National Geographic elevates MN State Fair food culture to the world's biggest stage

Despite being new to the Fair this year, Cheesy Sriracha Funnel Cake bites got a shout-out from National Geographic.

Despite being new to the Fair this year, Cheesy Sriracha Funnel Cake bites got a shout-out from National Geographic. Emily Cassel

We don’t have to be told the Great Minnesota Get-Together is something special. From llama costume contests to all-you-can-drink milk, the State Fair shines like a beacon of beauty and weird. For those of us living within spitting distance of its epicenter, we can almost take this magic for granted.

But when National Geographic – a magazine launched in 1888, known for documenting the ends of the earth, from the depths of the Mariana Trench to Mt. Everest’s peak – dispatches an elite team to America’s flyover country, just to cover our State Fair’s unique food culture? That adds an extra layer of warm-fuzzies to the festivities.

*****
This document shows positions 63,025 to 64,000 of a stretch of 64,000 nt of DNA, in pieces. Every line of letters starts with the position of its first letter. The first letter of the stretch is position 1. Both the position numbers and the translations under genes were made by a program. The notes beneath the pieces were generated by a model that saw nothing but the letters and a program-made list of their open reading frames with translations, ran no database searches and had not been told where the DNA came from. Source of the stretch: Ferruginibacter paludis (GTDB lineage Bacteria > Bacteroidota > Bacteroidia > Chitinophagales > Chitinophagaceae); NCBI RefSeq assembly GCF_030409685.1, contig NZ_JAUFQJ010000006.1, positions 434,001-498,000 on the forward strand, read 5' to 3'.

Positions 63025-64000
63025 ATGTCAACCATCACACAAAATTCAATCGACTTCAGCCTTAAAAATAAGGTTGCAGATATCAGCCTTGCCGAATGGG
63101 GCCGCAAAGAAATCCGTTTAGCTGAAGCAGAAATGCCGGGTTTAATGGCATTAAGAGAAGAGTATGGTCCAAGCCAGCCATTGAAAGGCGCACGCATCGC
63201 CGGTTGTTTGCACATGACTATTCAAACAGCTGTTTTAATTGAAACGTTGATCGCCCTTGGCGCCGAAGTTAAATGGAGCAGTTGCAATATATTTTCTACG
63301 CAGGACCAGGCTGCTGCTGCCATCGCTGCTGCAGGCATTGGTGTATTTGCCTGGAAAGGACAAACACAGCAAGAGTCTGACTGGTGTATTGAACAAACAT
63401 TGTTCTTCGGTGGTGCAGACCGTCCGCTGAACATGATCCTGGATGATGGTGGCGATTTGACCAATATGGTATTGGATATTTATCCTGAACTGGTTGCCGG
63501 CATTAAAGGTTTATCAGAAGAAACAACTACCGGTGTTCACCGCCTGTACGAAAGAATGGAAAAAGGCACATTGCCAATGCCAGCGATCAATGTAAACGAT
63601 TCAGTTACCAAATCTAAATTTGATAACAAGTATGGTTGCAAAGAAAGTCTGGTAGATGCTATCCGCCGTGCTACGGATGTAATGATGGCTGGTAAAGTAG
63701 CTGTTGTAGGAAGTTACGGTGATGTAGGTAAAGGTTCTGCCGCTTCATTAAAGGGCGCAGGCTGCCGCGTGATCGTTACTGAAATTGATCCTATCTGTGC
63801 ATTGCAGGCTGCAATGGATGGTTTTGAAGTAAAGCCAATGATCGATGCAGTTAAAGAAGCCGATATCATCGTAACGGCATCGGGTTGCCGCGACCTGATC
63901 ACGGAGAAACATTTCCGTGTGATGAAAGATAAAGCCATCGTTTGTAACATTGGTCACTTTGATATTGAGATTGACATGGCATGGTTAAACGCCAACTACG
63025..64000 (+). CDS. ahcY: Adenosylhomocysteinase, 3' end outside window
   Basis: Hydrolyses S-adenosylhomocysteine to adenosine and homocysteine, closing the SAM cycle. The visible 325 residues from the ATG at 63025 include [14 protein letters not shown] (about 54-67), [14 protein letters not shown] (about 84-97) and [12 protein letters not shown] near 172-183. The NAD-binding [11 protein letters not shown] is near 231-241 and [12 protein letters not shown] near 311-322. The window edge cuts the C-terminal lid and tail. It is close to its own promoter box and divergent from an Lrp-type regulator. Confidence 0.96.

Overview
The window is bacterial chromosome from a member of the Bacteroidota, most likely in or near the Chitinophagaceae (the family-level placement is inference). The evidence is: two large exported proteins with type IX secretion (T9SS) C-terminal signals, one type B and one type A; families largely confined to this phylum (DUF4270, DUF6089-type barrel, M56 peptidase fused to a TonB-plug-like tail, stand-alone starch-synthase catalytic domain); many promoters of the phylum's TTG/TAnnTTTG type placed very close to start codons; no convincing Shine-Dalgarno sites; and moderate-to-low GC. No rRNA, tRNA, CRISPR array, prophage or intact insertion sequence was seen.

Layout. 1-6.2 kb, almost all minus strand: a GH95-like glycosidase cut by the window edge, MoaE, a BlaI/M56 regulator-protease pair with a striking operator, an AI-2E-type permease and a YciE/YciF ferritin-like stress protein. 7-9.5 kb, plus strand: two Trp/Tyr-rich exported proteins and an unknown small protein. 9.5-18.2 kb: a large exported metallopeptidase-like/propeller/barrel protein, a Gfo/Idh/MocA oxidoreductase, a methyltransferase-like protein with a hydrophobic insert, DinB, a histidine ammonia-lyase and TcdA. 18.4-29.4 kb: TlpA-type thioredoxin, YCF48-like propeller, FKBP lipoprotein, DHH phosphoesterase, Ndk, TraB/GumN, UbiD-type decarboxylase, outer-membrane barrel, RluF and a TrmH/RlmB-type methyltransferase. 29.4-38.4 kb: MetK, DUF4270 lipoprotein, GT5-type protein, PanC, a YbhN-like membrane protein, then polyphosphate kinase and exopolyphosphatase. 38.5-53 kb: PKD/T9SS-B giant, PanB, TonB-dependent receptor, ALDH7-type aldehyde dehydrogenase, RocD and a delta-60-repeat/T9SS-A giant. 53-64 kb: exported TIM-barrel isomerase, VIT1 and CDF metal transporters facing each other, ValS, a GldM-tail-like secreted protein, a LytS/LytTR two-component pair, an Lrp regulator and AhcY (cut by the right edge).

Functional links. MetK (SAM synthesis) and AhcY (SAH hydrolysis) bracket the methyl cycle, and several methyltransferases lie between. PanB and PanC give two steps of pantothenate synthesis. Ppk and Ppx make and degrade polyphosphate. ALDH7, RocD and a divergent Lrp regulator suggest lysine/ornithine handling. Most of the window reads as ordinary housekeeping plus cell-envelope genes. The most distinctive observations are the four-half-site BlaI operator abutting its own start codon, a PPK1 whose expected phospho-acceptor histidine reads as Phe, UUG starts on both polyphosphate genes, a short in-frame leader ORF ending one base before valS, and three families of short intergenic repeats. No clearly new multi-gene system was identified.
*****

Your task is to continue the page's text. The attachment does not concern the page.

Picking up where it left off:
National Geographic’s trio of Katie Thornton, Jenn Ackerman, and Tim Gruber roamed the Fair this past week and returned with a multi-media report fit to woo the world. In “The most absurd foods you can eat at the Minnesota State Fair,” the globetrotting publication captures the Fair’s essence in both word and image.

Ackerman and Gruber's slideshow of photos burst with humor and surrealism, whlie Thornton takes a more serious tone in her coverage. The latter does justice to Minnesota's obsession with absurd foods and dives into the origins of stuff-on-a-stick (even if she doesn't quite get our beloved Pronto Pup right). After stopping by those infamous Princess Kay of the Milky Way butter sculptures, Thornton pauses to shed light on some of the Fair’s quieter aspects. 

She writes,

But the food culture of the Minnesota State Fair is not just about consumption. Every year, bakers like St. Paul’s Kris Cramer submit their goods to a team of judges who award the highly coveted blue ribbons in categories such as “unfrosted honey cakes” and “grand cake sweepstakes.” At the urging of her in-laws ("to bring honor to our family”), the self-taught baker submitted her peanut butter cookies and oatmeal cookies—and took home blue ribbons on her first try. “I was so surprised, I had my husband double-check the results because I couldn't believe it,” Cramer says.

The best version of the Minnesota State Fair consists of these “small” honors, combined to big (tasty) effect, underscored by moments of surprise.

How lovely to end on this parting note—to be so seen by the likes of titans.